In 1981, Pete Shelley reached #14 on the US Dance chart with “Homosapien,” a keyboard-centric single that sounded much different than his work as the lead singer of punk band The Buzzcocks.
“Homosapien” did not get much airplay in Shelley’s native England, as the BBC took exception to the lyric “Homo superior in my interior.” Shelley said the song was not intended as a “gay song;” rather, it’s about homosapiens falling in love with other homosapiens. That may be so, but the opening line is “I’m the shy boy, you’re the coy boy / And you know we’re homosapien, too,” so there is more than a little homo in this sapien.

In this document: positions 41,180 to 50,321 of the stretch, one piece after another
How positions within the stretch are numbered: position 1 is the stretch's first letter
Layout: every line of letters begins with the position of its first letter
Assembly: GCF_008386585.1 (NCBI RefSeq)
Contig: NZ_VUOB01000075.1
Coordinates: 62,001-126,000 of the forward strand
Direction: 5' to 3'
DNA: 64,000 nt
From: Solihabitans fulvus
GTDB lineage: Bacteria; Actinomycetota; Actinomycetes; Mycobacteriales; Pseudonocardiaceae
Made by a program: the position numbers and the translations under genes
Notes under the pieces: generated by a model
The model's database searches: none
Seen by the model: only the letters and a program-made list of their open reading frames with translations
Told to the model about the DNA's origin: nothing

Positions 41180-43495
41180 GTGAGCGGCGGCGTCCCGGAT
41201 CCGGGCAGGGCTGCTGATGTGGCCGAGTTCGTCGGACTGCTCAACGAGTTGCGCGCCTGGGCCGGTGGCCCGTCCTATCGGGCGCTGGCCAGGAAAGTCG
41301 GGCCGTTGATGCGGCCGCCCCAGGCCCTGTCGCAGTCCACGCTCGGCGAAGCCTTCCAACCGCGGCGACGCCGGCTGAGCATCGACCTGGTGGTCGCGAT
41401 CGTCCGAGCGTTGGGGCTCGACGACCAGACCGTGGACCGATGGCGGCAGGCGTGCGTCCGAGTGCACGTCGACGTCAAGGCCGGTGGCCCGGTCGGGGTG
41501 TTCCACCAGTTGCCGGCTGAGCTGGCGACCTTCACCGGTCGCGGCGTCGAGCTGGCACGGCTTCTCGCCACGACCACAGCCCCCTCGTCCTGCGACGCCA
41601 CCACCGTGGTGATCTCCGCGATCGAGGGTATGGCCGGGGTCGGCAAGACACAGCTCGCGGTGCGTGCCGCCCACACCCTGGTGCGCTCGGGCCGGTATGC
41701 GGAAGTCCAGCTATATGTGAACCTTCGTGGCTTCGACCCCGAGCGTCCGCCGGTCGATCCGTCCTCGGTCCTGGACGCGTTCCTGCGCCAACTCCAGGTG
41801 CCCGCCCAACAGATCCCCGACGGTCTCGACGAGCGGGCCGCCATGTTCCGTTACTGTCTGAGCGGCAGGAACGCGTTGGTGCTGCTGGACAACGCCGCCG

Shelley lives as the homosapien of his song, eschewing labels because “there doesn’t seem to be a word for ‘having relationships with people,’” regardless of gender, which is where Shelley sees himself.
It’s Friday and I need to dance! It’s also Pete Shelley’s birthday (he’s 60), so we’ll kick off our dance party with “Homosapien.”
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